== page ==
How the bald ea­gle soared again

Re­turn of the Bald Ea­gle from en­dan­gered/near ex­tinct sta­tus in the U.S.

Vocable (All English) - - Édito Sommaire -


The bald ea­gle: a rare eco­log­i­cal suc­cess story in the United States.

The sea ea­gle, also known as the “bald ea­gle” due to its white head, em­blem of the United States, was con­sid­ered near ex­tinc­tion in the 1960s. Since then, thanks to a se­ries of long term con­ser­va­tion mea­sures put in place, the species is no longer en­dan­gered. Ar­ti­cle on a rare eco­log­i­cal suc­cess story.

An avian stalker fol­lows the course of a shal­low river in Wis­con­sin. The river’s edge is wooded; fish oc­ca­sion­ally leap from the water. With a beat of its dark wings, a bald ea­gle

1. avian stalker a bird watcher / course di­rec­tion, route / shal­low not deep / edge side, bor­der, bank / to leap, leaped or leapt, leaped or leapt from to jump out of / beat flap, move­ment / wing part of the body of a bird/ in­sect that it uses for fly­ing / glides along, its head white in the early au­tumn sun­shine. Tourists wit­ness­ing the ma­jes­tic sight might be­lieve they are see­ing some­thing rare. They are not. The bird, Amer­ica’s na­tional sym­bol, was driven al­most to ex­tinc­tion in the 1960s, but its pop­u­la­tion is soar­ing again. In June 2007 fed­eral of­fi­cials said it no longer even counts as an en­dan­gered species. Its re­cov­ery is a dra­matic en­vi­ron­men­tal suc­cess. What made bald ea­gles great again?


2. The ea­gle’s fall was dra­matic. By one es­ti­mate Amer­ica had some 100,000 nest­ing pairs in 1782, when it was cho­sen as the na­tional sym­bol be­cause of its ev­i­dent free­dom and strength. (Ben­jamin Franklin lamented the choice, though, de­scrib­ing the ea­gle as a bird of “bad moral char­ac­ter. He does not get his liv­ing hon­estly.”) Within a cen­tury its num­bers had plum­meted.

3. The rea­sons were var­i­ous. Set­tlers cleared the nest­ing habi­tats and wa­ter­ways that were home to wa­ter­fowl and other prey. Farm­ers saw the birds as de­struc­tive scavenger-preda­tors and hunted them. (They did have some grounds for com­plaint: a farmer of free-range chick­ens in Ge­or­gia, for ex­am­ple, blames bald ea­gles on his prop­erty for killing stock worth mil­lions of dol-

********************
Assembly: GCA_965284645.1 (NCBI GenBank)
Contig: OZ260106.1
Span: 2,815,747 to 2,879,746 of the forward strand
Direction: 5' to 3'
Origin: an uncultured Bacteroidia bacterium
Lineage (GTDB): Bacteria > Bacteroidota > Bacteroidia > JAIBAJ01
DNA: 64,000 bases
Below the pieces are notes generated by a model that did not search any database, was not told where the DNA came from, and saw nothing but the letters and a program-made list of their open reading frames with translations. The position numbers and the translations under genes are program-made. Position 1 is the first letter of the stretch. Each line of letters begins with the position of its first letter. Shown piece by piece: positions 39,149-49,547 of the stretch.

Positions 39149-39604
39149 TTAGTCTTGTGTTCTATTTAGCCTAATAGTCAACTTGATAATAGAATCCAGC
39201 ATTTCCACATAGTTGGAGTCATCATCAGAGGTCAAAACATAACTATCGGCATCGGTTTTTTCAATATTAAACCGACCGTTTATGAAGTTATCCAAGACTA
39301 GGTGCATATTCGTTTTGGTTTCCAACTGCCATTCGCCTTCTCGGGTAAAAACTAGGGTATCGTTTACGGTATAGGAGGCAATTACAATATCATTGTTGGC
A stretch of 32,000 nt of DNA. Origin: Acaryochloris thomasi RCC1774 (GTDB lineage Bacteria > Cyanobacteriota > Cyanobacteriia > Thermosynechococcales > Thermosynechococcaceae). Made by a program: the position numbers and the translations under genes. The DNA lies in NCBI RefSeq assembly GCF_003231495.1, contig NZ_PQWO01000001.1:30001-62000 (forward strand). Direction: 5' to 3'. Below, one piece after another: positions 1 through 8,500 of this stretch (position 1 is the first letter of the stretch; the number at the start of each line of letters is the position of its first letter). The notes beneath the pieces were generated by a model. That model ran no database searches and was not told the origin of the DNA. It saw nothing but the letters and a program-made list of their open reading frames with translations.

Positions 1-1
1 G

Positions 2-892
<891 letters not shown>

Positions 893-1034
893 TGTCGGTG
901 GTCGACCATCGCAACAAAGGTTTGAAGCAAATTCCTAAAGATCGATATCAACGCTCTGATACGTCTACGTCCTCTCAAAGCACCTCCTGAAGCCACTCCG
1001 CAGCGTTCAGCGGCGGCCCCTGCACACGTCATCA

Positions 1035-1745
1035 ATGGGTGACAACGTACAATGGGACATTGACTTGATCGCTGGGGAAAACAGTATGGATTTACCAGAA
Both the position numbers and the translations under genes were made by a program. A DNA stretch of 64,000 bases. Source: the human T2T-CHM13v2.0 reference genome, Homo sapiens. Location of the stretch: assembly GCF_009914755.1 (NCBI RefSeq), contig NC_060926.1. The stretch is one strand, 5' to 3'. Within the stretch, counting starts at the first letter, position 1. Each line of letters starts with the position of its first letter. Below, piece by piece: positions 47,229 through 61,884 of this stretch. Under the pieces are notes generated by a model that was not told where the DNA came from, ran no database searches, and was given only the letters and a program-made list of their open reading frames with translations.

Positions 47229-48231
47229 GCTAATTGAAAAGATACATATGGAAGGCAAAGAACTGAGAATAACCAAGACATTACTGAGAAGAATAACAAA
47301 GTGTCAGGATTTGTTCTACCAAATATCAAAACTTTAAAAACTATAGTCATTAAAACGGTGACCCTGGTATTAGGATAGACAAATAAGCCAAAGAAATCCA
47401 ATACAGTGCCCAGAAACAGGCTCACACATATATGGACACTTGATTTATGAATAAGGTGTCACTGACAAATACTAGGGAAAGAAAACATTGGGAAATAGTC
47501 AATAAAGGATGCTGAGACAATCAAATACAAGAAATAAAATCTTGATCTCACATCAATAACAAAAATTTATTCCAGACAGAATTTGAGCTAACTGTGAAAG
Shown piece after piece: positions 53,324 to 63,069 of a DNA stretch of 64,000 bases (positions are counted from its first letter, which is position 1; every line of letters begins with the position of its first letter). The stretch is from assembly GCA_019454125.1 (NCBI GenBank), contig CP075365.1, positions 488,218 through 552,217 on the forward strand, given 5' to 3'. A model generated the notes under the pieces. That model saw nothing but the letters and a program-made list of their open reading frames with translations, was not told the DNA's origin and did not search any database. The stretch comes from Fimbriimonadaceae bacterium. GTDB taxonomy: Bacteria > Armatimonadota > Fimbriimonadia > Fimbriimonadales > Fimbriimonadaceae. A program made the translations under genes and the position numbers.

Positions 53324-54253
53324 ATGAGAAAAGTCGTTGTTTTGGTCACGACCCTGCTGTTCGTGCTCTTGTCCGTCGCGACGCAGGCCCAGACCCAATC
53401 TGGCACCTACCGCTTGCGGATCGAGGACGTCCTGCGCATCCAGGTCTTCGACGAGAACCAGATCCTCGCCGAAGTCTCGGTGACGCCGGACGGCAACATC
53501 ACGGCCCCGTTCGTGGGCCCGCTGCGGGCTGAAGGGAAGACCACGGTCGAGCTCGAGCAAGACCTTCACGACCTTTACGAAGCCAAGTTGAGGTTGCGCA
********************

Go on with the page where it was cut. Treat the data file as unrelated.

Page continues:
lars over re­cent years.) And the birds were poi­soned by ac­ci­dent, be­cause they scav­enged smaller birds that had al­ready been filled with lead shot by hunters. By 1940 Congress noted that the ea­gles faced prob­a­ble ex­tinc­tion, and passed an act that for­bade peo­ple to do them any harm. By 1963 only 487 nest­ing pairs sur­vived in main­land Amer­ica, though Alaska had a health­ier pop­u­la­tion.


4. By a decade or so ago, how­ever, nearly 10,000 nest­ing pairs were thought to be in the con­tigu­ous United States. The na­tional to­tal is prob­a­bly sub­stan­tially higher to­day, though in places like Ver­mont state rules still count the bird as threat- ened. The 1940 law no doubt helped with the re­cov­ery. Laws or­der­ing a great ex­pan­sion of pro­tected nat­u­ral ar­eas, such as na­tional and state parks, pro­tected more habi­tat. Most im­por­tant, how­ever, was the ban­ning of DDT. This chem­i­cal was used as a pes­ti­cide to con­trol mosquitoes and other pests, es­pe­cially in the early post-war years, and posed one of the gravest threats to the bald ea­gle’s sur­vival. DDT that the ea­gles ab­sorbed from con­tam­i­nated fish weak­ened the shells of their eggs and lim­ited re­pro­duc­tion (other birds, such as brown pel­i­cans, were also af­fected). In 1972 the En­vi­ron­men­tal Pro­tec­tion Agency (EPA) banned the use of DDT, and the bird’s re­cov­ery since then has been strong. 5. Given threats to the ac­tions of the EPA from the cur­rent Amer­i­can ad­min­is­tra­tion, that suc­cess is worth re­call­ing. No­body is se­ri­ously propos­ing a re­turn to the wide­spread use of DDT in Amer­ica, though oc­ca­sional wor­ries about mos­quito-borne dis­eases, such as Zika or the West Nile virus, pro­voke ques­tions on do­ing so. Get­ting the ea­gle back was a vic­tory that Amer­i­cans of any po­lit­i­cal per­sua­sion could cel­e­brate: it came about be­cause of­fi­cials em­ployed a sci­en­tific ap­proach to un­der­stand­ing an en­vi­ron­men­tal threat, then im­ple­mented reg­u­la­tions to limit harm done by hu­mans to na­ture.

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